About 30 minutes into the hike, we had our first view of Mt. Rainier but alas, it was covered in fog. We pushed ahead.

An hour into the hike, we reached an open area and paused to look around. Suddenly, the fog cleared up, sun showed up and there it was - Mt. Rainier in all its glory right in front us. We gasped. What a stunning beauty!  

Mountains make their own weather and we were glad we went ahead with the hike. You remember the saying, fortune favors the brave? ;) Now, there was fog on one side and Mt. Rainier on the other side. Mystery on one side and majesty on the other. And sunshine all around us.

Another hour into the hike, we reached the Panorama Point. It felt a bit anti-climactic as Mt. Rainier was behind us and there was fog in front of us. But I am sure that views from this Point would be great on a clear day. After lunch, we continued ahead and had clear views of Mt. Rainier again for some time before we started descending.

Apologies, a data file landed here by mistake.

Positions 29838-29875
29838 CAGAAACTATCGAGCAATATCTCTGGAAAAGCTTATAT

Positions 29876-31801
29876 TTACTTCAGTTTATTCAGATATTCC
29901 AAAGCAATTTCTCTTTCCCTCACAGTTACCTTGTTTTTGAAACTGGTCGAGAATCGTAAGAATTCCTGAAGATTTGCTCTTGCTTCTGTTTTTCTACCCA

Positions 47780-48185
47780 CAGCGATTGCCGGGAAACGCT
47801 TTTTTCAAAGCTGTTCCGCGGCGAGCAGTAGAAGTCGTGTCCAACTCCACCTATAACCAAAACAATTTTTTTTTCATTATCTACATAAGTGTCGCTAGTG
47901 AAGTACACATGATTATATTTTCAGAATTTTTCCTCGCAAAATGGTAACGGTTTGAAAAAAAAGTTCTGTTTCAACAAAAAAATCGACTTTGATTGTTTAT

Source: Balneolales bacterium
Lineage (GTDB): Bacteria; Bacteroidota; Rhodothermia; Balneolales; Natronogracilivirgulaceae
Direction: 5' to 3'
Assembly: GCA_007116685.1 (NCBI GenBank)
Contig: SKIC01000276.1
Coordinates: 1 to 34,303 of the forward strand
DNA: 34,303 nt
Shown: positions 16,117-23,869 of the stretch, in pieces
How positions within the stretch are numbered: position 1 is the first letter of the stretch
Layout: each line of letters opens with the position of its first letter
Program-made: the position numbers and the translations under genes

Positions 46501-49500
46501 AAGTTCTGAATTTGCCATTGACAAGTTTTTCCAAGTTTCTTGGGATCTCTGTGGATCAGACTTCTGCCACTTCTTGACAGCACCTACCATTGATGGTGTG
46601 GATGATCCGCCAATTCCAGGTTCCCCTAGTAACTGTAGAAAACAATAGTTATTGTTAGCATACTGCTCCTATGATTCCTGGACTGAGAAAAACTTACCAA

It was around 1:15 pm and the sun was in full force. We could feel the heat on our heads and wished we didn't leave our hats in the car. But we were glad we brought hiking poles along which were quite helpful navigating through the ice. After about 1.5 hours of descending in ice-covered-trail slowly but uneventfully, we reached a junction where we had the option to pick Golden Gate trail which was steeper but a mile less.